08
Apr
13

Building a DOS Machine

Testing the machine

Testing the machine

This weekend I finally got around to building a proper DOS machine for playing my old school games and testing my Pascal code. I am fortunate enough to have an extensive collection of old PC hardware because I used to work in IT support for a local computer repairer, so I was sometimes able to get my hands on some old hardware.

I decided to use an old Pentium 200Mhz MMX machine that I had donated to me by one of the clients I did work for in the past. It was running windows 95 and has 64Mb of memory so DOS was no longer used by the time this hardware existed, but I figured it would be great for running games such as Doom, Quake, and Duke Nukem 3d. Also running older DOS games is easy using moslo, which is an utility for slowing the CPU down for programs that require it.

The machine was donated to me basically complete with a few minor technical issues. The main hard disk and OS had failed and failed badly, fortunately the secondary hard disk (a western digital 10G drive) was in exceptional condition so I simply removed the master hard disk and adjusted jumpers as necessary. The lithium clock battery was dead, which was an easy fix as I had a few good spares in my drawer. Lastly there was some extra hardware which I didn’t really need and decided to remove. I removed a ISA based modem card and an ISA SCSI card along with the CDROM that was attached. I kept the IDE CDROM drive that was installed.

Servicing

Servicing

So the hardware I have left in the machine after servicing it is;

  • Pentium 200Mhz MMX processor
  • main board (I didn’t bother checking out the model, it has everything I need)
  • 64Mb SDRAM
  • 10G IDE Western Digital HDD
  • CDROM drive (it’s a CDRW drive that is fast enough for pretty much any DOS games)
  • S3 Virge Graphics card 2MB (more than enough for my needs)
  • an ISA sound blaster card that came in the machine.
ISA Modem

ISA Modem

It’s actually much faster than I really need for a DOS machine, but I don’t have a functional 486 main board to use instead. I would like to set up a genuine 386, 486 or 286 system as well but I don’t have tons of space and unfortunately don’t have the parts to build a complete system.

So it came time to install DOS on the system, but I had some strange troubles getting it to boot from the floppy drive! It seemed like everything was fine, but the BIOS wouldn’t attempt to boot off the floppy. I tried a number of different floppy disks and tested the system in a few ways, finding out along the way that booting of the CD drive worked. So I ran a memory test, checked out the hard disk, erased it and performed some other tests but couldn’t turn any problems up. It turned out that the floppy drive itself was the problem despite it appearing to work. A spare floppy disk drive solved the problem.

VGA Card

VGA Card

So now the install disks booted, and installation of MS-DOS 6.22 itself went very smoothly. The maximum partition size that I could use was about 2GB which obviously was more than enough for DOS and 3 other partitions. I made the extra partitions so I could sort and categorise what I was putting on the machine.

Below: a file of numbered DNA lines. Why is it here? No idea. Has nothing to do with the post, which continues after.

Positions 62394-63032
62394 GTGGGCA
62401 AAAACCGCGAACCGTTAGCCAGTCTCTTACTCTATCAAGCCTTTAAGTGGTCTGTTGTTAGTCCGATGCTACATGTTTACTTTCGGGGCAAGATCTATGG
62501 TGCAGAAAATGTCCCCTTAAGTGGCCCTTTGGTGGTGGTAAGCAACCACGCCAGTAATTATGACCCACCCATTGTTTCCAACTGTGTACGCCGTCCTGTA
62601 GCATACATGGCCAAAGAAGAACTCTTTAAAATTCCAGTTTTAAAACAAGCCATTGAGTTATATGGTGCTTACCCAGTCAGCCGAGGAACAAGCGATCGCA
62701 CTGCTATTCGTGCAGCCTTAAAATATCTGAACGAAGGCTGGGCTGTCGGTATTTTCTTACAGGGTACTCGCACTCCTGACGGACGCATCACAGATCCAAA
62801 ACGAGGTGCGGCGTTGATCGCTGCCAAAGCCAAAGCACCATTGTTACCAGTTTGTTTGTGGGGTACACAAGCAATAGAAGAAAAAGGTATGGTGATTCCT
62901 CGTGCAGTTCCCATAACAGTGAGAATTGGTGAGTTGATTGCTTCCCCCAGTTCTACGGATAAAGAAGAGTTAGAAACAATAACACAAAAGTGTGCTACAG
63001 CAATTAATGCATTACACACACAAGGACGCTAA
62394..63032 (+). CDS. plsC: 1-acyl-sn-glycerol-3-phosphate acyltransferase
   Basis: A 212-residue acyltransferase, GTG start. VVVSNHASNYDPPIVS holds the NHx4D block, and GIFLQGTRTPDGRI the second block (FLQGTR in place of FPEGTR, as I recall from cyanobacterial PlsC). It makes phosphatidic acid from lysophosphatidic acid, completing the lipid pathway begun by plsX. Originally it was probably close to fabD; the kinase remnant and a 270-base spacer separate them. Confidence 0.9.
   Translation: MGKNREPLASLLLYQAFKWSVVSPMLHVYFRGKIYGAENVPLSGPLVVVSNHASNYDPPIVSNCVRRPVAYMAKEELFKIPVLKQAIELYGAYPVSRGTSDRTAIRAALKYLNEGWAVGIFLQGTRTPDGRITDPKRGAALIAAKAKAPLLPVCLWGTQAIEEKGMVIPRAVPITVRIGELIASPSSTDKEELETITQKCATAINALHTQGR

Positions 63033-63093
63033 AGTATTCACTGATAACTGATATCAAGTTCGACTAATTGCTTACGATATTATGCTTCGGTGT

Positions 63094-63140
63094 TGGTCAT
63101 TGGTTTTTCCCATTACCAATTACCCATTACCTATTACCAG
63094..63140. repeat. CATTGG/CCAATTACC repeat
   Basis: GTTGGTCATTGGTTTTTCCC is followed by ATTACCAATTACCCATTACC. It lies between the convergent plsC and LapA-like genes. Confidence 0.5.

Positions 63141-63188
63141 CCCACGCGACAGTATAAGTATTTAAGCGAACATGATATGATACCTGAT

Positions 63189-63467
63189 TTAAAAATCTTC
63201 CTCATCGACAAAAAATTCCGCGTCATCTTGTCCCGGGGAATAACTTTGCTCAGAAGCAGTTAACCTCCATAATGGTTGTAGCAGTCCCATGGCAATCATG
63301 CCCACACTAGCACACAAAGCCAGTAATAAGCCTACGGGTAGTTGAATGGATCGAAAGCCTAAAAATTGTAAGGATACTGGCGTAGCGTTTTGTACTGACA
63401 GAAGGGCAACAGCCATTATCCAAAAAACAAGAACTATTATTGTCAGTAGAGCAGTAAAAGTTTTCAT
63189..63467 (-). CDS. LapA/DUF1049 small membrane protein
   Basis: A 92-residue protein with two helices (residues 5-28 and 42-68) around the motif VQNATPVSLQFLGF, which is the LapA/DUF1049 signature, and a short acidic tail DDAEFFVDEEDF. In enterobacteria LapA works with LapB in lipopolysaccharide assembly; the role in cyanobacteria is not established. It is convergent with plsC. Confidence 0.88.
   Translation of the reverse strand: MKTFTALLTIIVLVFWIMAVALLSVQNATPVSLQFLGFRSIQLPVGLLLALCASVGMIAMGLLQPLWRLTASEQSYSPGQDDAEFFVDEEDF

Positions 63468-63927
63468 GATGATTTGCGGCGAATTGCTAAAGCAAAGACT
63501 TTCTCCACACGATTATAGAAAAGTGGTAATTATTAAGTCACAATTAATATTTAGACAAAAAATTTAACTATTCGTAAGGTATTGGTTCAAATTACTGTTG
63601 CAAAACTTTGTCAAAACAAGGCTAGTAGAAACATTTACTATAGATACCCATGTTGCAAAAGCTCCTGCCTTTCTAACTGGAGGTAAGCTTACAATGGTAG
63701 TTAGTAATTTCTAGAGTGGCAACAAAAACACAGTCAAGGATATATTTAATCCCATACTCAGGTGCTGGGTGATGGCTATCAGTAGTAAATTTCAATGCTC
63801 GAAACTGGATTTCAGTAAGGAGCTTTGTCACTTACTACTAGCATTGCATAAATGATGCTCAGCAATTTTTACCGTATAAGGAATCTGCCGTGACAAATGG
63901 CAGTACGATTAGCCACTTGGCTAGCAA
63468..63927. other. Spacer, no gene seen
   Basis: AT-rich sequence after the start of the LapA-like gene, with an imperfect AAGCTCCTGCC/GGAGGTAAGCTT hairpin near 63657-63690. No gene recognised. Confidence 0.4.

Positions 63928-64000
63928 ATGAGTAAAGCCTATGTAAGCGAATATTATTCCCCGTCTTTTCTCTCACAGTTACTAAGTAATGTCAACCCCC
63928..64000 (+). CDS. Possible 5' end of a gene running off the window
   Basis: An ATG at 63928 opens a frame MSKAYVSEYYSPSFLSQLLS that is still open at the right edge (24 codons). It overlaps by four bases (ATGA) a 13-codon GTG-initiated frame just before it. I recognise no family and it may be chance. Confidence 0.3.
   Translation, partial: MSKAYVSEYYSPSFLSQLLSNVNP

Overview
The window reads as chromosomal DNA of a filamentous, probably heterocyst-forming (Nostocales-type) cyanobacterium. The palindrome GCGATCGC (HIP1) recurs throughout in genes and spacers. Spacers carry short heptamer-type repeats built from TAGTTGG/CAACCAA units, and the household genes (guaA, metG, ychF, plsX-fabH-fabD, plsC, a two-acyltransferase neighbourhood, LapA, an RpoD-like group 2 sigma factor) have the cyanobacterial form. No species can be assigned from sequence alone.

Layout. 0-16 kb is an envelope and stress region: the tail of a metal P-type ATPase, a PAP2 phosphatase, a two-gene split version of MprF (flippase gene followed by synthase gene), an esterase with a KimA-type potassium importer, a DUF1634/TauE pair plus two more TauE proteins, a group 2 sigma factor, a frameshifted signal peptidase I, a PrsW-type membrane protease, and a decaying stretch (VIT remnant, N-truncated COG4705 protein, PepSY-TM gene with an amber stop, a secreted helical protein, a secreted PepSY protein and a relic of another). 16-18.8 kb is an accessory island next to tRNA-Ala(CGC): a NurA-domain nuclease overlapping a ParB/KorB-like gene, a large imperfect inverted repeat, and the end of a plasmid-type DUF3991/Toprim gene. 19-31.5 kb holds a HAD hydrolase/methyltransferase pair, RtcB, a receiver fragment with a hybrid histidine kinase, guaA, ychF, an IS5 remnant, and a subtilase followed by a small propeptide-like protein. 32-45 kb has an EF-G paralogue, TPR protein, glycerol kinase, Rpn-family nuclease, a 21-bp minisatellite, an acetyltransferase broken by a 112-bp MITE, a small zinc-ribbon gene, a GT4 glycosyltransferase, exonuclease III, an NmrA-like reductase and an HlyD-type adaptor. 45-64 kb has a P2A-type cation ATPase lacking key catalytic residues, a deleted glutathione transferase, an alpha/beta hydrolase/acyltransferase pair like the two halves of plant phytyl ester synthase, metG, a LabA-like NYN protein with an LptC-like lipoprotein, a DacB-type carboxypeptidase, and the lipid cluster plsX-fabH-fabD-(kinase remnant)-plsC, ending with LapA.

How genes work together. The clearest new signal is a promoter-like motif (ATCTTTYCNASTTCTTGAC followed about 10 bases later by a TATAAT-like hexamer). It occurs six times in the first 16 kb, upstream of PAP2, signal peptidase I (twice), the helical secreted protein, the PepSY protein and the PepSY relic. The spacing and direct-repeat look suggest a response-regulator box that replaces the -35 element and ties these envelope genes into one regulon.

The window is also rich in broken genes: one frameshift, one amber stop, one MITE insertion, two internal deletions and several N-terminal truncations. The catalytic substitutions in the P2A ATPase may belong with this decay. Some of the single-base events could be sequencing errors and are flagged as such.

More Testing

More Testing

Configuring the system was pretty easy, especially compared to more modern systems! The default configuration was pretty good so I simply added the extras I wanted such as a mouse driver and CDROM driver. Because I have so much memory in the machine I decided to include a 8MB RAM disk for some occasions where fast disk speed is handy (such as using VGA Planets). In the end I had plenty of memory left over and over 600KB of conventional RAM available, so pretty much any DOS game should run.

Installing DOS

Installing DOS

Having everything set up I decided to start transferring software across to the machine. I did this with a null modem cable and laplink software for DOS (version 3). Laplink makes it very easy to transfer large amounts of data from one machine to another, allowing you to view the directory tree of a remote machine, and copy files in both directions. The only trouble with using serial is that it is comparatively slow, in hindsight I could have used the CDROM drive if I had some blank CDs.

Serial Transfer

Serial Transfer

I’ve been tinkering with the machine since, testing games and thinking about what shell I would like to use. I used the dosshell on MS-DOS 4.01 back when I was a kid and found it was pretty easy to use, so I decided to try the shell that came with MS-DOS 6.22. I found that it was also pretty easy to use and has some nifty features such as task switching, but unfortunately games like Quake do not like it very much where as the old shell from DOS 4.01 works fine. I do like the newer file manager better however.

Dosshell

Dosshell

I am planning on adding windows 3.11 to the machine eventually as this will mean I can run some of the cool games and software that ran on it. I’ve also since found that the fan in the PSU isn’t working, it’s supposed to be thermally controlled so as to make as little noise as possible, but I’ve never seen it fire up. I added a bit more ventilation to the case and it seems to run ok for now, it doesn’t generate much heat as it is a fairly low power machine.

File Manager

File Manager

The experience has been fun and nostalgic at the same time, using real floppies and serial cables, and adjusting the configuration were all fun and fairly simple. Once done the system is lightning fast, and all the software I’ve tested so far works quite well. It responds even faster than my modern machines do. This makes me wonder if we have really gained anything over the old technology, why are machines that are orders of magnitude faster in hardware feeling slower than old machines?

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